The mobile launch tower that will support NASA's next exploration rocket is on its way to launch pad 39B at Kennedy Space Center.
The crawler-transporter hauling the 6.8-million pound launcher -- towering some 400 feet off the ground -- began rolling from a park site next to the Vehicle Assembly Building at 9:15 a.m.
The 4.2-mile trip to the pad will give engineers data on how much the tower sways and wiggles during the journey. Then two weeks of tests at the pad will provide a comprehensive "fit check."
It's only the second time the mobile launcher has been moved. The first time it only moved a few hundred feet, from its construction site west of the assembly building to a parking area on the eastern side.
The Apollo-style mobile launcher was built for the cancelled Constellation program's Ares I rocket. The base and tower structures have cost $238 million to date.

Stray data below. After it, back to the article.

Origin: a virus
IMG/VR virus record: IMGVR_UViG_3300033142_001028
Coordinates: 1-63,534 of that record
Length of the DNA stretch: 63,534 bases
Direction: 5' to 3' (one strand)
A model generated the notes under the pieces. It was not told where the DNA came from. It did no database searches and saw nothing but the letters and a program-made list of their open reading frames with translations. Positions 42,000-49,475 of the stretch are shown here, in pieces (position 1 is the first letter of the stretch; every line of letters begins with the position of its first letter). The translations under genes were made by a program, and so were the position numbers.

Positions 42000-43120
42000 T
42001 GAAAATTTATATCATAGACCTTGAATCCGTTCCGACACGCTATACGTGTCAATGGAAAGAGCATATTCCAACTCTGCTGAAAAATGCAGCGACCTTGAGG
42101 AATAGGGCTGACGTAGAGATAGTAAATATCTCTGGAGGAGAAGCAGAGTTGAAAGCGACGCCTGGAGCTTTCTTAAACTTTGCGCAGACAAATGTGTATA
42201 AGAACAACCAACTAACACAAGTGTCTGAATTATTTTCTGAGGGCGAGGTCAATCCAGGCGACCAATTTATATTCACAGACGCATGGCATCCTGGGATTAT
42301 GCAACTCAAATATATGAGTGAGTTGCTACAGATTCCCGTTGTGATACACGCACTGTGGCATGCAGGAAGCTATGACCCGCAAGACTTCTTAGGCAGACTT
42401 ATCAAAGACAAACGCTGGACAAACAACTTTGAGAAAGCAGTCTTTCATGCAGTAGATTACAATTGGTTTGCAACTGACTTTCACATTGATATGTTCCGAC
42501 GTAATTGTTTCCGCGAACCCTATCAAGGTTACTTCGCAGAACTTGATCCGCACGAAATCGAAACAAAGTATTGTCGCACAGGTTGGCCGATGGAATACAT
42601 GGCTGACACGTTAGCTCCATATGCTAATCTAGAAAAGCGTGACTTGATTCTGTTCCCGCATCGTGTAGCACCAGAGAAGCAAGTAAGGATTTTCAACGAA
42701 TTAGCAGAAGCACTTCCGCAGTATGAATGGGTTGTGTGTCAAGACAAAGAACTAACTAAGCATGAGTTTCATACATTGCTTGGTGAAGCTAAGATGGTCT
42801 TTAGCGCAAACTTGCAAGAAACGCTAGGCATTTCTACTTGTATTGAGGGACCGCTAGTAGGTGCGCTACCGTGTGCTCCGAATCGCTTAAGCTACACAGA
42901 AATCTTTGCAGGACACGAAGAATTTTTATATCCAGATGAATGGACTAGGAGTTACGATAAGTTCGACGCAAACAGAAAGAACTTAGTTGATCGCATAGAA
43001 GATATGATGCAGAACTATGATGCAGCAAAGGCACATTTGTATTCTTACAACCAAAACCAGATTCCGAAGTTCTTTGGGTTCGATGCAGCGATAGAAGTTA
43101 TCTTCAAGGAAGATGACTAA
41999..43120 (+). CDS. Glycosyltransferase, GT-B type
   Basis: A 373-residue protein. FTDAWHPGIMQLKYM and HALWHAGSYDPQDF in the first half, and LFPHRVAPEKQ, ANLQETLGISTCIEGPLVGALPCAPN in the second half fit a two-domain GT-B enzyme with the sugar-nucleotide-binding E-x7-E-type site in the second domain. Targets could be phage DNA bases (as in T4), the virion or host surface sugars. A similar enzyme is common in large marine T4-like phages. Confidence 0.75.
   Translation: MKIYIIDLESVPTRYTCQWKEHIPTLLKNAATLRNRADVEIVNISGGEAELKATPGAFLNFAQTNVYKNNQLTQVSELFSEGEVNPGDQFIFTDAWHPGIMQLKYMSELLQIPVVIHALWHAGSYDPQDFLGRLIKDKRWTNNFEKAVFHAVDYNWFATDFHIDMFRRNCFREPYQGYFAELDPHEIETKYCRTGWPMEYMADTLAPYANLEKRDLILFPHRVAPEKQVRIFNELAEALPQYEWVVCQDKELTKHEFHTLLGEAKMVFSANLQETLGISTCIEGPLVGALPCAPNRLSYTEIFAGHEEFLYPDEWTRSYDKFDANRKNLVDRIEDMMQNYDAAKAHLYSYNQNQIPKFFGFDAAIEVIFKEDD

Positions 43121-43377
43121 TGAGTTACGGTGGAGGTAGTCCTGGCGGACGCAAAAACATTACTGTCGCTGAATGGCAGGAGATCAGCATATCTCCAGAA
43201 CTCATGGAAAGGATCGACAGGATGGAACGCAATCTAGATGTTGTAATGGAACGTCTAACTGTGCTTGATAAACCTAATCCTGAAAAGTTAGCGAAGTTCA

NASA expects to spend roughly $100 million to rebuild the base to support the much heavier Space Launch System, the new heavy-lift rocket planned for human exploration of deep space.
Then the structure will have to be outfitted with the various systems needed to support the rocket and an Orion capsule, at a so far unconfirmed cost.
The mobile launcher is supposed to be completed in time to support an uncrewed 2017 test launch of the new vehicle from pad 39B. Read the full story here.